Best Stats: Awareness (98), Play Recognition (95), Power Moves (93), Strength (90), Block Shed (89), Impact Blocking (89), Hit Power (85), Tackle (84), Acceleration (84), Finesse Moves (78)
If the previously mentioned players don't float your boat because of a lack of QB pressure, then Geno Atkins could be your guy. Atkins has 71 sacks in his 9 seasons, with a remarkable level of consistency over that period.
The 7x Pro Bowler has elite level awareness (98) and play recognition (95). He has good strength (90) that is supplemented by top end power moves (93). It's rare for a player to have both power and finesse moves (78) but Atkins has a decent score for a 300lb big man.
His tackling (84) could be better but his pursuit (89) and stamina (90) means that he won't stop chasing the QB down.
Kenny Clark, Green Bay Packers (90 OVR)
Best Stats: Strength (95), Block Shed (94), Play Recognition (93), Awareness (92), Power Moves (86), Tackle (86), Impact Blocking (86), Acceleration (83)
A relatively new name to the league, Kenny Clark has solidified in the middle of the Packers defensive line since being drafted in the 1st Round of 2016. Prior to an injury at the end of the year, Clark had a breakout 2018 and was named as a Pro Bowl reserve.
Another big player (314lbs), Clark comes with elite strength (95), block shed (94) and power moves (86). He has a high awareness (92) and play recognition (93) for a young player - and developing these further will boost his overall a few seasons in.
His tackling (86) is good, but could be higher. Acceleration (83) and impact blocking (86) means he will not be stuck on blocks, mostly. Clark is definitely a player that will improve for the long term and a piece to build your defensive line around.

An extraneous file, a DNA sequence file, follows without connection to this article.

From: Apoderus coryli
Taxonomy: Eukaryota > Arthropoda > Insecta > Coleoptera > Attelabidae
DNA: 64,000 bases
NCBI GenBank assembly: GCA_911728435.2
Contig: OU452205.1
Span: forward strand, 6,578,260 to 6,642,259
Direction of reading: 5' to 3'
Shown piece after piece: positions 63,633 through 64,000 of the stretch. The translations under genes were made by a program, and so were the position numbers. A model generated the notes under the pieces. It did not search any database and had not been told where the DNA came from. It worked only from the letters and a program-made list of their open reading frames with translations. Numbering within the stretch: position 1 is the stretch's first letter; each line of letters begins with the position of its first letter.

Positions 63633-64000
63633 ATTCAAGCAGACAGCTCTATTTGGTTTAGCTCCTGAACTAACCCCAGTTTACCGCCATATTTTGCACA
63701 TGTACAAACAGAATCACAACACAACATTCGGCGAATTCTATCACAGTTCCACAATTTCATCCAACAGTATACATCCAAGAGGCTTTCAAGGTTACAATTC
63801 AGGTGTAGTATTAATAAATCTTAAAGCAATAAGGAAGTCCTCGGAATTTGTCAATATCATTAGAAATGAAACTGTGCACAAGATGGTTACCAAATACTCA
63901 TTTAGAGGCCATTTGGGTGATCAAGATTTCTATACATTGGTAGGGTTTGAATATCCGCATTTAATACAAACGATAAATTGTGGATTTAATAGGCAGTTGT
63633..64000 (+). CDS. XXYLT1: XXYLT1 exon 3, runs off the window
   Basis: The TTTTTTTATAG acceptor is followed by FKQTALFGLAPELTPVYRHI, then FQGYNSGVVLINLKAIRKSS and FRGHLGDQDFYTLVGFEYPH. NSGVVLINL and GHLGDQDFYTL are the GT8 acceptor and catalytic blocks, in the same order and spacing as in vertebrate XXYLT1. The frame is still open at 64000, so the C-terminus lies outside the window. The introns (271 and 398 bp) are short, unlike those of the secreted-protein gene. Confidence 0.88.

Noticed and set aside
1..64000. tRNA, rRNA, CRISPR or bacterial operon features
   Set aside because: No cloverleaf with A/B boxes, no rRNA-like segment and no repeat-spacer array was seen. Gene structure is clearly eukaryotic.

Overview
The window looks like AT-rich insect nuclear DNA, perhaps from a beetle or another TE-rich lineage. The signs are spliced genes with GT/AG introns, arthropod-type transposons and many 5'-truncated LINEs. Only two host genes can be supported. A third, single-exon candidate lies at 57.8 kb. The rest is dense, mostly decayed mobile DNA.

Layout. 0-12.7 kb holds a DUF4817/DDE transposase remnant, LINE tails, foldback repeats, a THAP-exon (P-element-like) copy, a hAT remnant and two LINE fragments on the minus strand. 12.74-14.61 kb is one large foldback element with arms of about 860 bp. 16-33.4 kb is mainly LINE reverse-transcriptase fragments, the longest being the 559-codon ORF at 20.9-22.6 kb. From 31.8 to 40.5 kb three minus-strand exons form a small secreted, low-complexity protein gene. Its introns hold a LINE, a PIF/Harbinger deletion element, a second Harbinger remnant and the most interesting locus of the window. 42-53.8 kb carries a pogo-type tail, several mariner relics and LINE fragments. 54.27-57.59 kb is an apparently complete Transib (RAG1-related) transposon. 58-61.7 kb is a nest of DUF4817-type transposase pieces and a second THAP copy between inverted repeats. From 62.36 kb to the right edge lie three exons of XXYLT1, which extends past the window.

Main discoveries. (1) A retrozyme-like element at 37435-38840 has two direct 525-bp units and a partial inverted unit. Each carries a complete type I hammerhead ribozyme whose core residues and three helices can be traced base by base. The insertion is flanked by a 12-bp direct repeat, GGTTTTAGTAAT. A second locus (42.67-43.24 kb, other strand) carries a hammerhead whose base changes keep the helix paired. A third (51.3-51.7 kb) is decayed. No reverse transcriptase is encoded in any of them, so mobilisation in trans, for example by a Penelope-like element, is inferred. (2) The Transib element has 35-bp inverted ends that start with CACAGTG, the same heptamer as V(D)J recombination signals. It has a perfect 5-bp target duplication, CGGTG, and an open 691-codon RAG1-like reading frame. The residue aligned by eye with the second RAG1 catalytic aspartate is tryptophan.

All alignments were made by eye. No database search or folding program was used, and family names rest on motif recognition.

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Chris Jones, Kansas City Chiefs (89 OVR)
Best Stats: Awareness (95), Power Moves (92), Play Recognition (92), Strength (91), Impact Blocking (89), Tackle (86), Acceleration (85), Block Shed (83) Finesse Move (83)
Another youngster on the list, Chris Jones exploded onto the scene last season with 15.5 sacks which was enough to get him on the 2nd Team All-Pro list for 2018.
Jones is definitely on the power side of the spectrum I mentioned earlier, with strength (91) and power moves (92). However, Jones combines this with above average acceleration (85), block shed (83) and finesse moves (83). With these stats, aged 25 and 310lbs, he can grow to be one of the best in the game in a few seasons.
He doesn't miss out on the intangibles side either, awareness (95) is high and so is play recognition (92). His pursuit (89) means the play is never dead.
DeForest Buckner, San Francisco 49ers (87 OVR)
Best Stats: Stamina (92), Finesse Move (91), Impact Blocking (88), Play Recognition (88), Pursuit (87), Tackle (86), Strength (86), Block Shed (84), Power Moves (81)
Speaking of breakout 2018 seasons, DeForest Buckner saw his numbers jump to 12 sacks for last season. Drafted 12th overall in 2016, Buckner has adapted to the DT position well and makes the most of his 6'7" frame.
There's a clear drop off from some elite players in this position but Buckner's finesse move (91) and impact blocking (88) are very respectable. Age is on his side, he has great stamina (92) for his size, and will hunt players down with pursuit (87).
Having power moves (81) alongside the finesse is impressive, but strength (86) is less than ideal against the chunkiest of offensive linemen.